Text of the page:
The Advisory Council for the United States Court of Appeals for the Federal Circuit has been a vital source of knowledge exchange and dissemination as it relates to clarifying and streamlining judicial procedures. In its latest model order, the council has turned an eye toward patent claims and prior art in an effort to further reduce the administrative burden on intellectual property litigants and courts.
"According to one study, litigated patents contain an average of 24 claims and cite 31 prior art references," council members noted. "There is a consensus that the number of asserted claims, claim terms and prior art references in patent cases are often problematically excessive."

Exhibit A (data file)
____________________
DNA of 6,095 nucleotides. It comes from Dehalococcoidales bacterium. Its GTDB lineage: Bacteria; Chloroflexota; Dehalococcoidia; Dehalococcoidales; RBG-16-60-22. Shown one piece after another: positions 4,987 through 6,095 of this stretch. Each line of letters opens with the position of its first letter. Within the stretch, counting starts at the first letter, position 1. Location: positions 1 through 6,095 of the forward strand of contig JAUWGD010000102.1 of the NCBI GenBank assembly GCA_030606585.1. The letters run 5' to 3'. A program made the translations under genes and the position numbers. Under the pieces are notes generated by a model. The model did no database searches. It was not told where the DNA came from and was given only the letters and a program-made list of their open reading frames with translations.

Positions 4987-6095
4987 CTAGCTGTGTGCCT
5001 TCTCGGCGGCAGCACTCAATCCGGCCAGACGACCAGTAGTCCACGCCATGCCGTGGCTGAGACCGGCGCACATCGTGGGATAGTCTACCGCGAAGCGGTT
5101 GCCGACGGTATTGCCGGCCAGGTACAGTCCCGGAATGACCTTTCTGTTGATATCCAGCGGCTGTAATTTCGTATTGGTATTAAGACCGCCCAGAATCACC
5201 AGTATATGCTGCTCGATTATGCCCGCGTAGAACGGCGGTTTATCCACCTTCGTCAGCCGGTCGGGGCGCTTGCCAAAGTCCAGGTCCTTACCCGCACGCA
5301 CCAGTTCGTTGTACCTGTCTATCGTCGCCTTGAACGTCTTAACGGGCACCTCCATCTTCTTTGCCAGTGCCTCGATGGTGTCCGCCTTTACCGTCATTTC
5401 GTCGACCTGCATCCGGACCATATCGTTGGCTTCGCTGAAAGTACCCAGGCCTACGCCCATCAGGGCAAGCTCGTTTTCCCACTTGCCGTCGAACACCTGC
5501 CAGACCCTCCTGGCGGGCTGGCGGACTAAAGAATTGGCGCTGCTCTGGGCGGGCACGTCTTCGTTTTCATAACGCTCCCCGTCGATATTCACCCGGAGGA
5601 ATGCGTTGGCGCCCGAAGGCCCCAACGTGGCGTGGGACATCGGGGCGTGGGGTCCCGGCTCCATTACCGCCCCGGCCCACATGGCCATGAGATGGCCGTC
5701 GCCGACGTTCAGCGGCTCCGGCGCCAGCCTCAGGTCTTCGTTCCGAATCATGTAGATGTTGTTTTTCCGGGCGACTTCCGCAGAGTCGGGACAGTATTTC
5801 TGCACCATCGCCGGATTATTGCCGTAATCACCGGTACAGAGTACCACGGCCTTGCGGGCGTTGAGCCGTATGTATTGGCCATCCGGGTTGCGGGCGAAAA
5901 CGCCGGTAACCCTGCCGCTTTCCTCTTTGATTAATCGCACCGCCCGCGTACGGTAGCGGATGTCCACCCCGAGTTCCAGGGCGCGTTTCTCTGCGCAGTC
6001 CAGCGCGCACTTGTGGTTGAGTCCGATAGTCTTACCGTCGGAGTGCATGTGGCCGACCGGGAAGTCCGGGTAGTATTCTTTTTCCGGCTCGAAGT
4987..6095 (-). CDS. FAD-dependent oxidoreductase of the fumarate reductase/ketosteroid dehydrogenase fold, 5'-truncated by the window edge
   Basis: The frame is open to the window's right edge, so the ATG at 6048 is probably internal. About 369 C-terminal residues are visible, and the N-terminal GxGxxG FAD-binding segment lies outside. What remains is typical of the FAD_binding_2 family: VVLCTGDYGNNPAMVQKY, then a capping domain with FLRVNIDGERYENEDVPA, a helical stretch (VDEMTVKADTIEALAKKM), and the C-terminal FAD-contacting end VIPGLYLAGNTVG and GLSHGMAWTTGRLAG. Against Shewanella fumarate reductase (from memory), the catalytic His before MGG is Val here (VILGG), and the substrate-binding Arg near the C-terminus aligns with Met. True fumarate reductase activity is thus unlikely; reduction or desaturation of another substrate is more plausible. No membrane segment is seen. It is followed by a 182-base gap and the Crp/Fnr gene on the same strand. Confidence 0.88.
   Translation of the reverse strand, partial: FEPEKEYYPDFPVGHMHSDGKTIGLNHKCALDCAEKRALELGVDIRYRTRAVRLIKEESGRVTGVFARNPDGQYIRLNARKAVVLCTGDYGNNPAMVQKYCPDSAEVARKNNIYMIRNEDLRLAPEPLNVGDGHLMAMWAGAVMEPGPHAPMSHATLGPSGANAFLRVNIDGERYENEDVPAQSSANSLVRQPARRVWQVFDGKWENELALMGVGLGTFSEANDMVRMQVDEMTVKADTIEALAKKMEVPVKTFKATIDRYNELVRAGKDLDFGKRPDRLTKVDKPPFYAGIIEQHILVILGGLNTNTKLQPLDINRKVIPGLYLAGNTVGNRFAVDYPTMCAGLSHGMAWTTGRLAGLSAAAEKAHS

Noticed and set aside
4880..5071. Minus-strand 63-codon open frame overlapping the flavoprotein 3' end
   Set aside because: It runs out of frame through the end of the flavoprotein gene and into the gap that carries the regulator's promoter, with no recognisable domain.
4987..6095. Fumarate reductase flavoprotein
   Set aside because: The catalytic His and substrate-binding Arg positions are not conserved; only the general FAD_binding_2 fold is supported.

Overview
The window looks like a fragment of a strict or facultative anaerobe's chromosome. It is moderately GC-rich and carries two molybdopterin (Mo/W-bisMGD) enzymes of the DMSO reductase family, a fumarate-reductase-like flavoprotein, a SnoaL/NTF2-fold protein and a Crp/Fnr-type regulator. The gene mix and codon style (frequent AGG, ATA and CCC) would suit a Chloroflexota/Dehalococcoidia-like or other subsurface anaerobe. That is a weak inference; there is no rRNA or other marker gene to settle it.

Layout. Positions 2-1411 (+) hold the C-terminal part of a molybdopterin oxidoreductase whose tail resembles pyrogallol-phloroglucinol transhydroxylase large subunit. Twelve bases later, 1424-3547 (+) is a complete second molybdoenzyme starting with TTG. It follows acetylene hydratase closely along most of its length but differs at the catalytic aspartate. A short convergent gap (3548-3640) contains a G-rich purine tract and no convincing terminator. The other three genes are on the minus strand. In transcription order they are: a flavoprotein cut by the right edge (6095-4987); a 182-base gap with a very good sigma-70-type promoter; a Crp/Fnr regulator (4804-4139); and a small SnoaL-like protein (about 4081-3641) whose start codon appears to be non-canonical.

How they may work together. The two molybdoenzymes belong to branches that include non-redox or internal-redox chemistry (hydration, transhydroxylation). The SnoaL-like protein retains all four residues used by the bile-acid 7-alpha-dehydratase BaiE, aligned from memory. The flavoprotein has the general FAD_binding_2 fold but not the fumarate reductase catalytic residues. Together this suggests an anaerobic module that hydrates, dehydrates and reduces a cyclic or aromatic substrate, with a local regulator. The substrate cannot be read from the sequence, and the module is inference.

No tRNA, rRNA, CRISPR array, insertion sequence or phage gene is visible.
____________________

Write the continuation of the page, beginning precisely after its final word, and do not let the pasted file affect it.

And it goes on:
As with any model order, a court can choose to dismiss, modify or adopt the council's recommendations at its own discretion. But according to The National Law Journal, this latest slate stands a relatively high chance of implementation considering it calls for appreciable concessions from both plaintiffs and defendants.
In specific, the model order calls for limitations at two key junctures. Patent holders would be limited to no more than 10 claims from each patent, and no more than 32 claims total, during preliminary trial procedures. At the point, defendants could respond with 12 or fewer prior art references associated with each patent, and no more than 40 total. Before the trial ultimately begins, each of those four listed figures would be halved.